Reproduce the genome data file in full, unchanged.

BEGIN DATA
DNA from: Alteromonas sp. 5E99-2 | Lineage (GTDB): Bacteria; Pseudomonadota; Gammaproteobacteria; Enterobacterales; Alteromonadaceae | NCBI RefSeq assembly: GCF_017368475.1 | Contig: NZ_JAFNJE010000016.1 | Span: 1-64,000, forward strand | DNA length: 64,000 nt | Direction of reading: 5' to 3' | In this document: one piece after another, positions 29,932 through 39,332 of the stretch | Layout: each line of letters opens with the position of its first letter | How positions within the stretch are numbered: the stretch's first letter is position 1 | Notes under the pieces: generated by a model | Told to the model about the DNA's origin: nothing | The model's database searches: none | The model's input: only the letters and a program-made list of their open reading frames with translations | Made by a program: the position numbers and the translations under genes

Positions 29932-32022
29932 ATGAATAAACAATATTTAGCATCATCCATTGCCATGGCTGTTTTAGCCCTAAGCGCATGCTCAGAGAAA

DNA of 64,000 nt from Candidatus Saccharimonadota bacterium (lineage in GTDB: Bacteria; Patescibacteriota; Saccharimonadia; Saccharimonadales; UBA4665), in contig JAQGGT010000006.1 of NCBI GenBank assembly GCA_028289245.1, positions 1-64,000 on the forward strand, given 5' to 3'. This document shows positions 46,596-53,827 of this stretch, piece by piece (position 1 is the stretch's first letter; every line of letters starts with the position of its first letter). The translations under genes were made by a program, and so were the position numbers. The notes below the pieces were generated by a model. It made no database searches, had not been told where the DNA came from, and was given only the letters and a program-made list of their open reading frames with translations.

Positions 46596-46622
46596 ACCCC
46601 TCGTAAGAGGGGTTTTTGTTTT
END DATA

DNA from: Alteromonas sp. 5E99-2 | Lineage (GTDB): Bacteria; Pseudomonadota; Gammaproteobacteria; Enterobacterales; Alteromonadaceae | NCBI RefSeq assembly: GCF_017368475.1 | Contig: NZ_JAFNJE010000016.1 | Span: 1-64,000, forward strand | DNA length: 64,000 nt | Direction of reading: 5' to 3' | In this document: one piece after another, positions 29,932 through 39,332 of the stretch | Layout: each line of letters opens with the position of its first letter | How positions within the stretch are numbered: the stretch's first letter is position 1 | Notes under the pieces: generated by a model | Told to the model about the DNA's origin: nothing | The model's database searches: none | The model's input: only the letters and a program-made list of their open reading frames with translations | Made by a program: the position numbers and the translations under genes

Positions 29932-32022
29932 ATGAATAAACAATATTTAGCATCATCCATTGCCATGGCTGTTTTAGCCCTAAGCGCATGCTCAGAGAAA

DNA of 64,000 nt from Candidatus Saccharimonadota bacterium (lineage in GTDB: Bacteria; Patescibacteriota; Saccharimonadia; Saccharimonadales; UBA4665), in contig JAQGGT010000006.1 of NCBI GenBank assembly GCA_028289245.1, positions 1-64,000 on the forward strand, given 5' to 3'. This document shows positions 46,596-53,827 of this stretch, piece by piece (position 1 is the stretch's first letter; every line of letters starts with the position of its first letter). The translations under genes were made by a program, and so were the position numbers. The notes below the pieces were generated by a model. It made no database searches, had not been told where the DNA came from, and was given only the letters and a program-made list of their open reading frames with translations.

Positions 46596-46622
46596 ACCCC
46601 TCGTAAGAGGGGTTTTTGTTTT